In experiments, we control the conditions under which observations
are made. Ideally, this leads to balanced datasets and clear inferences
about the effects of those experimental conditions. In observational
data, factor levels are observed rather than controlled, and in the
analysis we control *for* those factors and covariates. It is
possible that some factors and covariates lie in the causal path for
other predictors. Observational studies can be designed in ways to
mitigate some of these issues; but often we are left with a mess. Using
EMMs does not solve the inherent problems in messy, undesigned studies;
but they do give us ways to compensate for imbalance in the data, and
allow us to estimate meaningful effects after carefully considering the
ways in which they can be confounded.

As an illustration, consider the `nutrition`

dataset
provided with the package. These data are used as an example in Milliken
and Johnson (1992), *Analysis of Messy Data*, and contain the
results of an observational study on nutrition education. Low-income
mothers are classified by race, age category, and whether or not they
received food stamps (the `group`

factor); and the response
variable is a gain score (post minus pre scores) after completing a
nutrition training program. First, let’s fit a model than includes all
main effects and 2-way interactions, and obtain its “type II” ANOVA:

```
nutr.lm <- lm(gain ~ (age + group + race)^2, data = nutrition)
car::Anova(nutr.lm)
```

```
## Note: model has aliased coefficients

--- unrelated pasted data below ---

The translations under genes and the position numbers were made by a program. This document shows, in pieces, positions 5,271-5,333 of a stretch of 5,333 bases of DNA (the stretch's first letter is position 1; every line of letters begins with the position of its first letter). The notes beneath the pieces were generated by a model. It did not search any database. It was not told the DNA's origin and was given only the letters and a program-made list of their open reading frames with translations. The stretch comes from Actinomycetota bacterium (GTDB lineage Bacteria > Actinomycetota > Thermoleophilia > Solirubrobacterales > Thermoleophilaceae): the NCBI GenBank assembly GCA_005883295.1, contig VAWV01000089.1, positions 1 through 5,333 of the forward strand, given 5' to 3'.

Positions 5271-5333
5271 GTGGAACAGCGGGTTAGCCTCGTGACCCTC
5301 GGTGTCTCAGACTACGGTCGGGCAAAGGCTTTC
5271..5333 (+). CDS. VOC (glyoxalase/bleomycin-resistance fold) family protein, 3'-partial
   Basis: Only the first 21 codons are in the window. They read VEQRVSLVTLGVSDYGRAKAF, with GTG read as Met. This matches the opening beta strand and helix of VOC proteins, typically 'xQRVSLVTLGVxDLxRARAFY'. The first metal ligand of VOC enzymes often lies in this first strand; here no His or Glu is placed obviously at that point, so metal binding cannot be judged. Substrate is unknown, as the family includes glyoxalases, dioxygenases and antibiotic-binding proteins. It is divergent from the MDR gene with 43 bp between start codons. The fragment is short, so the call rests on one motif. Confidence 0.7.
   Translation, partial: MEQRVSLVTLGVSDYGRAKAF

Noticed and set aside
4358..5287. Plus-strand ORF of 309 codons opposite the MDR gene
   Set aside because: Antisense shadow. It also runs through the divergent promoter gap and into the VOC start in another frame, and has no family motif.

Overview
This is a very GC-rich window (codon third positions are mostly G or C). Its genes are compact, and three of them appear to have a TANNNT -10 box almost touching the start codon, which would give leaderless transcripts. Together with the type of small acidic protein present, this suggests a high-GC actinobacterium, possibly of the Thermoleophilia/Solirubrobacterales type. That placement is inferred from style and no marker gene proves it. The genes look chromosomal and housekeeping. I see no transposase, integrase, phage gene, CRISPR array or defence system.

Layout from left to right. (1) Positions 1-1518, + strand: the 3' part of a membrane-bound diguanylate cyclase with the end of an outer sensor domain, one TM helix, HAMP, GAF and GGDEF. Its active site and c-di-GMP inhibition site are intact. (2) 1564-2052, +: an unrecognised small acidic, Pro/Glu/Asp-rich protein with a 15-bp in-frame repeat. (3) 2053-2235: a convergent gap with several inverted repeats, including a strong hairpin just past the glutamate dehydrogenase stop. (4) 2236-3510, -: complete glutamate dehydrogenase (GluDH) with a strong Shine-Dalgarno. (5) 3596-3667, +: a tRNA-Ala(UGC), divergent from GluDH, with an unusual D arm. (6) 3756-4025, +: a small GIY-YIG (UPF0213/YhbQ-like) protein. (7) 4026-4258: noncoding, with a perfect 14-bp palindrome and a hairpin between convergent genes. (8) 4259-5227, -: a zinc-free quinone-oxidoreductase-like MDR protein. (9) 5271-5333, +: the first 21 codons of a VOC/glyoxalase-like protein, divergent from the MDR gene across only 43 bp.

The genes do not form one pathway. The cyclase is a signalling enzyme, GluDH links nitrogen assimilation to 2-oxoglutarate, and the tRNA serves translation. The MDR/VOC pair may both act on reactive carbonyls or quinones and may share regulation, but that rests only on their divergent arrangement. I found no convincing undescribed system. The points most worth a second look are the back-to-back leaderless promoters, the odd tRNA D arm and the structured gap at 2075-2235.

## sums of squares computed by model comparison
```

```
## Anova Table (Type II tests)
##
## Response: gain
## Sum Sq Df F value Pr(>F)
## age 82.37 3 0.9614 0.4145
## group 658.13 1 23.0441 6.105e-06
## race 11.17 2 0.1956 0.8227
## age:group 91.58 3 1.0688 0.3663
## age:race 87.30 3 1.0189 0.3880
## group:race 113.70 2 1.9906 0.1424
## Residuals 2627.47 92
```

There is definitely a `group`

effect and a hint of and
interaction with `race`

. Here are the EMMs for those two
factors, along with their counts:

`emmeans(nutr.lm, ~ group * race, calc = c(n = ".wgt."))`

```
## group race emmean SE df n lower.CL upper.CL
## FoodStamps Black 4.71 2.37 92 7 0.00497 9.41
## NoAid Black -2.19 2.49 92 14 -7.13690 2.76
## FoodStamps Hispanic nonEst NA NA 1 NA NA
## NoAid Hispanic nonEst NA NA 2 NA NA
## FoodStamps White 3.61 1.16 92 52 1.31252 5.90
## NoAid White 2.26 2.39 92 31 -2.48897 7.00
##
## Results are averaged over the levels of: age
## Confidence level used: 0.95
```

Hmmmm. The EMMs when `race`

is “Hispanic” are not given;
instead they are flagged as non-estimable. What does that mean? Well,
when using a model to make predictions, it is impossible to do that
beyond the linear space of the data used to fit the model. And we have